Before measures, the Chancellor already had limited headroom (£12.2bn) against his self-imposed fiscal rule of debt falling in the final year of the forecast. This is virtually wiped out by the measures in this Budget, especially after accounting for the freezing of fuel duty which we expect will continue to happen as it has in every year since 2011.

In that case, headroom would be £4.5bn against what is already a very loose fiscal rule. Such a small amount of headroom is essentially zero – even a small downward movement in the economy would mean the rule being broken.

And even the meeting of the fiscal rule in the OBR’s central forecast is predicated on what are generally held to be implausible future spending plans. There were rumours that RDEL and CDEL allocations would be squeezed further into the next Parliament – and while that hasn’t proved to be the case, the plans are pretty restrictive already, and they have been made worse still by a larger population than previously projected.

Resource spending is forecast to grow by only 2% across the whole forecast; capital, meanwhile, is projected to be cut by 8% in real terms over the next 5 years. It’s hard to see how this can be sustained throughout the next Parliament – no wonder the OBR Chair labelled them a ‘work of fiction’.

Chart: UK Government real DEL plans per person

Source: OBR, FAI analysis

What does this mean for the Scottish Government?

Barnett consequentials have been announced of £295m in 2024-25, largely due to higher spending on the NHS in England (£237m) and a larger settlement for English local government (£48m), with the latter already committed to partially pay for the council tax freeze. There is nothing additional on capital apart from small amounts from 2025-26 (less than £80m a year).

As is now customary, we have produced a handy table to guide you through the different decisions and whether or not they apply in Scotland – and if they are devolved, what the Barnett consequentials are.

Table: Devolved and reserved decisions, and Barnett consequentials

Source: OBR, HM Treasury, FAI analysis

The Scottish Budget featured a number of difficult decisions by the Scottish Government, with a particularly tough settlement on the capital side. In many ways, this remains the case – there have been no changes in CDEL allocations for the coming year, with all the consequentials coming on the resource side.

Nevertheless, and as expressed in paragraphs 1.60 and 1.61 of the Treasury’s Consolidated Budgeting Guidance, the Scottish Government would be allowed to move these resource consequentials (or indeed other resource allocations) into the capital budget – just not the other way around. We’ll see whether it decides to do that for any of the additional funds.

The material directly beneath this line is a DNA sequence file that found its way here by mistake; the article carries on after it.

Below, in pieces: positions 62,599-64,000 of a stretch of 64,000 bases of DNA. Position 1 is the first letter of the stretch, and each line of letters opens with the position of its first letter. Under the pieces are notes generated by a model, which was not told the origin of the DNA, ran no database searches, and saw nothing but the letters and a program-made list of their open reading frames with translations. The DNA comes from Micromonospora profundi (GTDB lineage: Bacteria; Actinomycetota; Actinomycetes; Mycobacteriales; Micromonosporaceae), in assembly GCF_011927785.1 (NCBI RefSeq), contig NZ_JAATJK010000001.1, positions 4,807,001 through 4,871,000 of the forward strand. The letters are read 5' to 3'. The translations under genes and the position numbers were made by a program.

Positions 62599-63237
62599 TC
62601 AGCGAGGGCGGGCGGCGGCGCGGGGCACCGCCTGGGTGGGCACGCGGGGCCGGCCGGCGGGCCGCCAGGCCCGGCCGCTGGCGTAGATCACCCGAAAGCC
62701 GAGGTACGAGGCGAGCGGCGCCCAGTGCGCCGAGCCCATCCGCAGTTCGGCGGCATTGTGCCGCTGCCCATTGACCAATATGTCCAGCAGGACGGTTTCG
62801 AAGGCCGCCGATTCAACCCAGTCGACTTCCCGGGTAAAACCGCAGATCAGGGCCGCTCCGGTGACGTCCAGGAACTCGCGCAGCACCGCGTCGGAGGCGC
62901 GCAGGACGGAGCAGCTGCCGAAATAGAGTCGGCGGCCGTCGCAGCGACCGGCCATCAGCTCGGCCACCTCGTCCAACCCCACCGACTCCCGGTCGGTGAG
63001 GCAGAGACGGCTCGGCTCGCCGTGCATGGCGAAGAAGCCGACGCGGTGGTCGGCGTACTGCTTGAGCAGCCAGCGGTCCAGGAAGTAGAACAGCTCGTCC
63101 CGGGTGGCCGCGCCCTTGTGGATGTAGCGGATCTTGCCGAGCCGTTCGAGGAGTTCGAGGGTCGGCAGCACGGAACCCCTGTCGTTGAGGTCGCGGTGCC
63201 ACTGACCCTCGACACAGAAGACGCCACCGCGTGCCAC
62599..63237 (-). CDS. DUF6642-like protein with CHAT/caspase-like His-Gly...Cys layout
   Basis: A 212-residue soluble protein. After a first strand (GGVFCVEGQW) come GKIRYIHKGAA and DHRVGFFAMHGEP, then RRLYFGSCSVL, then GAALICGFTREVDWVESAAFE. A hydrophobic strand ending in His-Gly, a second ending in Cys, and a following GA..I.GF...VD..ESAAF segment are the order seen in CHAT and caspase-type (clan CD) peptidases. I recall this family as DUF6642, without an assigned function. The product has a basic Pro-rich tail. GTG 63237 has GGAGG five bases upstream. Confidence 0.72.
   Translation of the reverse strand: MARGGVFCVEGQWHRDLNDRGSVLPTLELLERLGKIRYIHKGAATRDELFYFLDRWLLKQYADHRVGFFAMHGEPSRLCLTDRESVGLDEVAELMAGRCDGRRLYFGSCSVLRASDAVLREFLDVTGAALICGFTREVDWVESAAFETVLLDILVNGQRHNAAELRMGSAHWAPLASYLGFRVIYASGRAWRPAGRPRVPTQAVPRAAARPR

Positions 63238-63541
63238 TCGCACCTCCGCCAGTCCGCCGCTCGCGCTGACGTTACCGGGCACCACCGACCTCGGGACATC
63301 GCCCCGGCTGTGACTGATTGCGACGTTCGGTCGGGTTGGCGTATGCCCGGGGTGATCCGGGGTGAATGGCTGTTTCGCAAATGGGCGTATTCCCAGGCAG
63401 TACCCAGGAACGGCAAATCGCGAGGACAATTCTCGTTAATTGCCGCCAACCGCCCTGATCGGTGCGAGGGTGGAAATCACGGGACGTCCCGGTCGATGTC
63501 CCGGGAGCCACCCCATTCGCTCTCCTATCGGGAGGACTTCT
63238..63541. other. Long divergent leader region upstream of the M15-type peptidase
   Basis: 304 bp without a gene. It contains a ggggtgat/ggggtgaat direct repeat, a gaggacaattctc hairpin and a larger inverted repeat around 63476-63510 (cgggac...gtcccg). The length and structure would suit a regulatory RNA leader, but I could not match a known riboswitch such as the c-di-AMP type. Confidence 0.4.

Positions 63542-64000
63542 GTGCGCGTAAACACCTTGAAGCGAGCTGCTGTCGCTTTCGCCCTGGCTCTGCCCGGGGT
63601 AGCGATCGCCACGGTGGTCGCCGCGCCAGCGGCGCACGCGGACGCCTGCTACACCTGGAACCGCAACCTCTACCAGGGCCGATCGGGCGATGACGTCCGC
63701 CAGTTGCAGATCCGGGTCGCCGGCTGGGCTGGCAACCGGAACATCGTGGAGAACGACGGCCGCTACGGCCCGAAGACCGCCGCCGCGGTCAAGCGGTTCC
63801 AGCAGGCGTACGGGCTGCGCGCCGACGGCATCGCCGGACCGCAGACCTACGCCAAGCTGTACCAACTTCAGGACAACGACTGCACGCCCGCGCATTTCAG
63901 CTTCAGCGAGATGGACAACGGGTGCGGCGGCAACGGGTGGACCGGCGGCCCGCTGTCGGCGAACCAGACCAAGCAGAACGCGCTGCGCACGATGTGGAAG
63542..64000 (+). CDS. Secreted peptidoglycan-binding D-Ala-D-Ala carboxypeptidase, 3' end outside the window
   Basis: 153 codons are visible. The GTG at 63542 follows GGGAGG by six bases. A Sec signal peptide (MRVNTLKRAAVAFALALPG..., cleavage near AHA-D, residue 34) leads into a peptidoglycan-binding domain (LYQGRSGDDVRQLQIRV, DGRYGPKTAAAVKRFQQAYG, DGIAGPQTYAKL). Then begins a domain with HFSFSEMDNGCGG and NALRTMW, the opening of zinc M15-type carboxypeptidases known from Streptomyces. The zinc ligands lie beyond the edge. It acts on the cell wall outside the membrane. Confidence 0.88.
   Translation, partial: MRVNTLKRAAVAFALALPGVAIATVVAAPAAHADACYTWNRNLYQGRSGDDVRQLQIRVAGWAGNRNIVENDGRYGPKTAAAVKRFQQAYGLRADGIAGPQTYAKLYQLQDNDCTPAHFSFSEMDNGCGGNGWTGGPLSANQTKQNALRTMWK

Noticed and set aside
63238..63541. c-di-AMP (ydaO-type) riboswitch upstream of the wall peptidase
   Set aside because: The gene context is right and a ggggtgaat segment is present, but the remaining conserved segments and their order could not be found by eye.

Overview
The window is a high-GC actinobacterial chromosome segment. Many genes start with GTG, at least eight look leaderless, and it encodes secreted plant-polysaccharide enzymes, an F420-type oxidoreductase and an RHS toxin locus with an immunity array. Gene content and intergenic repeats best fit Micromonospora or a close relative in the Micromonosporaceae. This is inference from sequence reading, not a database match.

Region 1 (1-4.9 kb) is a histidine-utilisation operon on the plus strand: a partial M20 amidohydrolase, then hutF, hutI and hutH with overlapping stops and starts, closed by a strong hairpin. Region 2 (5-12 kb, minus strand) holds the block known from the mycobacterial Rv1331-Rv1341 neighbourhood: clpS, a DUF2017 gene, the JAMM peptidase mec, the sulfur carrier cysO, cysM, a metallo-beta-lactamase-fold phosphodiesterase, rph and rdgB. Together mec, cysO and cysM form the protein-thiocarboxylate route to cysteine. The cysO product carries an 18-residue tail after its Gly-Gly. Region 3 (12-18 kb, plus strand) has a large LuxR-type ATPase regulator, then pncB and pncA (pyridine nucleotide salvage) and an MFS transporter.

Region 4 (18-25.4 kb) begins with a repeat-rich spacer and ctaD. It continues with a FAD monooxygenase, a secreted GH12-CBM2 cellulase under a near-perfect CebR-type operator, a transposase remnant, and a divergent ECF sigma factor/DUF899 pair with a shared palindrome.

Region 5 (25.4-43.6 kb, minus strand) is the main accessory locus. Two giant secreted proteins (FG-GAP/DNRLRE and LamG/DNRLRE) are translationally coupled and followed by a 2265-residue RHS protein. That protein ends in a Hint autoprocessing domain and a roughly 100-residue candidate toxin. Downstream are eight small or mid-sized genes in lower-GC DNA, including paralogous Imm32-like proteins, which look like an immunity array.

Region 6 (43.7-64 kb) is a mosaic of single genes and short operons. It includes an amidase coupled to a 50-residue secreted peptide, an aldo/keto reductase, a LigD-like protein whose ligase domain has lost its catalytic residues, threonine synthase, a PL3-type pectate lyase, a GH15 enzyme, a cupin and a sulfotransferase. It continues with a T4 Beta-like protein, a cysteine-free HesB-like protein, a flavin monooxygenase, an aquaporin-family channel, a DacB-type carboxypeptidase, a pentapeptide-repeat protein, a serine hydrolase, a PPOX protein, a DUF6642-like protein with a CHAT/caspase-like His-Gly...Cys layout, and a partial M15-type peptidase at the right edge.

Authors

João is Deputy Director and Senior Knowledge Exchange Fellow at the Fraser of Allander Institute. Previously, he was a Senior Fiscal Analyst at the Office for Budget Responsibility, where he led on analysis of long-term sustainability of the UK's public finances and on the effect of economic developments and fiscal policy on the UK's medium-term outlook.

Emma Congreve is a Principal Knowledge Exchange Fellow and Deputy Director at the Fraser of Allander Institute. Emma's work at the Institute is focussed on policy analysis, covering a wide range of areas of social and economic policy.  Emma is an experienced economist and has previously held roles as a senior economist at the Joseph Rowntree Foundation and as an economic adviser within the Scottish Government.

Brodie is a Knowledge Exchange Assistant at the Fraser of AllanderInstitute.She has recently completed an MSc in Applied Economics at the University of Strathclyde and has a first-class Honour’s degree in Economics and Politics from the University of Glasgow

Calum is an Associate Economist at the Fraser of Allander Institute (FAI) and a Researcher at the Centre for Inclusive Trade Policy (CITP). He specialises in economic modelling and trade, and holds an MSc in Economics from the University of Edinburgh.

Kate is a Knowledge Exchange Assistant at the FAI working across a number of project areas. She is currently studying for her MSc in Economics at the University of Edinburgh and has a bachelor’s degree in Economics from the University of Strathclyde. Kate is also the Outreach Coordinator at the Women in Economics Initiative which aims to encourage equal opportunity and improve representation in the field.

Picture of Mairi Spowage, director of the Fraser of Allander Institute

Mairi is the Director of the Fraser of Allander Institute. Previously, she was the Deputy Chief Executive of the Scottish Fiscal Commission and the Head of National Accounts at the Scottish Government and has over a decade of experience working in different areas of statistics and analysis.